Designed for couples, the Earth Huts are inspired by traditional African rondavels, with conical grass roofs, circular beds, and crescent-shaped terraces. Their most distinctive fea- ture is the rammed-earth walls, which are both energy-efficient and ingrained with wavy terracotta sediment lines that contrast nicely with the draped-linen ceilings, crimson sofas, and log side tables.
On the ridges above are the double-level Treetop Villas, with two to four bedrooms. Set on stilts, they afford the most dramatic out-look over the reserve. Bedrooms on the lower levels are angled toward huge valley-view windows, with bathtubs built into a ledge. Upstairs, open-plan living areas decorated with cowhide rugs and African tribal accents provide plenty of room for lounging, and lead out to wooden sundecks complete with barbecue grills and hot tubs big enough for six.
Tempting as it might be to spend your days lounging, it would be a crime not to take full advantage of Naked Stables’ roster of outdoor activities, be that a gallop around the equestrian fields, a game of croquet on the lawn, or a fishing trip to one of the nearby lakes. Five kilometers of nature trails have been carefully laid down within the reserve itself. More ad-venturous guests can hike to hillside villages and steep bamboo glades of orderly bright- green trunks, each marked with the name of the family permitted to harvest them. Another trail leads through Sanjiuwu, where you can stop at Naked Home Village for a hearty meal of free-range chicken and bamboo shoots before continuing up the mountain to the original settlement of Moganshan. At the summit, be sure to visit Moganshan Lodge, owned by Mark Kitto, a former Scottish Guards soldier who went on to become a Shanghai publisher before retiring here to write his China Cuckoo memoirs. A keen local historian and genial host, he mixes a mean Bloody Mary and is happy to recount tales of Moganshan’s colorful past.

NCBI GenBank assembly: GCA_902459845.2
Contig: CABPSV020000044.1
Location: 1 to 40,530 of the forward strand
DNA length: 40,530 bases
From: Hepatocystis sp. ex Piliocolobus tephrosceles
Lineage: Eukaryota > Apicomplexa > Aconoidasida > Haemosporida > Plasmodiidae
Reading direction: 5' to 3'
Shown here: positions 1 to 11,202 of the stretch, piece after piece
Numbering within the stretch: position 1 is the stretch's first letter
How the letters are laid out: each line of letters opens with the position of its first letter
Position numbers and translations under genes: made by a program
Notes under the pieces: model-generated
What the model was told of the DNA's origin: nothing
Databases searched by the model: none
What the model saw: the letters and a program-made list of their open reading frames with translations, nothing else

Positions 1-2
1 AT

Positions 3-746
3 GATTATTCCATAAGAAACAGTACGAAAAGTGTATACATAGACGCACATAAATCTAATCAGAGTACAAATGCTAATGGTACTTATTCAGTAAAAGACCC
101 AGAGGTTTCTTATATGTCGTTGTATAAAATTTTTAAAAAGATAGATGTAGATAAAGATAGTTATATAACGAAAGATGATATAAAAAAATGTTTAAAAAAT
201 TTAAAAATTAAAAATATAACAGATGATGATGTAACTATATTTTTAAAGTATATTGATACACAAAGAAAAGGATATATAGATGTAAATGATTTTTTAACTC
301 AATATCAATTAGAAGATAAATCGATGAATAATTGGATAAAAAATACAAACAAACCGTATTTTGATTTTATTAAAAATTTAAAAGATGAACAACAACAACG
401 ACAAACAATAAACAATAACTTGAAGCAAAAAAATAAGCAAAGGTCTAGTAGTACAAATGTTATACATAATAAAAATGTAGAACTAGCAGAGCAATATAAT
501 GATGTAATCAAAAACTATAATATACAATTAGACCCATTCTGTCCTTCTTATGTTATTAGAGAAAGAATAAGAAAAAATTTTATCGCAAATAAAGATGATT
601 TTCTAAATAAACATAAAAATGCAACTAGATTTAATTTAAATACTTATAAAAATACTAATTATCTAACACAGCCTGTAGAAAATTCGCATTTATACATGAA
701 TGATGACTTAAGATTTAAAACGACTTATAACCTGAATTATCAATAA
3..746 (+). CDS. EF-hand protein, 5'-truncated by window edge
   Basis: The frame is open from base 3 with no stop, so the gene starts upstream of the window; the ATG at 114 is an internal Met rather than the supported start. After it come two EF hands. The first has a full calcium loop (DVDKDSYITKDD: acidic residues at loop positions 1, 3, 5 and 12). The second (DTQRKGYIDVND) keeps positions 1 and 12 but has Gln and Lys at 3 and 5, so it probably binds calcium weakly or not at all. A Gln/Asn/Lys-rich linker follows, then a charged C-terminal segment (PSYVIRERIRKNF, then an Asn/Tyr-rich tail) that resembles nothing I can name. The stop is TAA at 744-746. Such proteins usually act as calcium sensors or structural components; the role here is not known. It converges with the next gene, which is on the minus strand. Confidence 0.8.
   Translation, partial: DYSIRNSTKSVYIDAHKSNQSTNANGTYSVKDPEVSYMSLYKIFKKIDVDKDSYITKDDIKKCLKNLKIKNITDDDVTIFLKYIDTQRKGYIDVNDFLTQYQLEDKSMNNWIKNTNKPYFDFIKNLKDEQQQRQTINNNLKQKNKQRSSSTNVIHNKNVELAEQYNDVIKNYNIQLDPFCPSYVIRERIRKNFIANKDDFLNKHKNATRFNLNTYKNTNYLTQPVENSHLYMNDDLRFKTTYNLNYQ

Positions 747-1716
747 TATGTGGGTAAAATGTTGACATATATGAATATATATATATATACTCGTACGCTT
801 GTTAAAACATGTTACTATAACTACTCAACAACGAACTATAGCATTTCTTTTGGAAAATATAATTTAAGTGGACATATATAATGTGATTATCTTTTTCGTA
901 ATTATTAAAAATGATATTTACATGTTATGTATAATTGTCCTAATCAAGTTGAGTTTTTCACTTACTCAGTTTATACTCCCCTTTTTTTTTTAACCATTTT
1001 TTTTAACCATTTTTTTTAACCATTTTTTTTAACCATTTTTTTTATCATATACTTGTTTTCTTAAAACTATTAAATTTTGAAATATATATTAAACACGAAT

Less physically demanding activities are available as well, like learning how to harvest and roast tea leaves from Naked Stables’ own white tea terraces, or joining a pottery or calligraphy workshop. Bliss-seekers can avail themselves of a forest spa, while a kids’ club and programs like kite flying cater to younger guests. All of which makes for a broadly appealing retreat that will likely attract families and groups of friends—but it’s got plenty of sex appeal, too. A table for two set up on the property’s highest vantage point makes for an incredibly romantic dinner as the sun sinks behind the mountains, bathing the valley in purple light. For something even more intimate, inquire about the secret pool hidden on a rocky hillside outcrop. Communing with nature never felt so naughty.
Naked Stables Private Reserve, 86-21/6431- 8901; nakedretreats.cn; doubles from US$410, with a two-nights-for-one special until Feb. 29, 2012.
Originally appeared in the December 2011/January 2012 print issue of DestinAsian magazine (“Mountain Magic in Rural China”)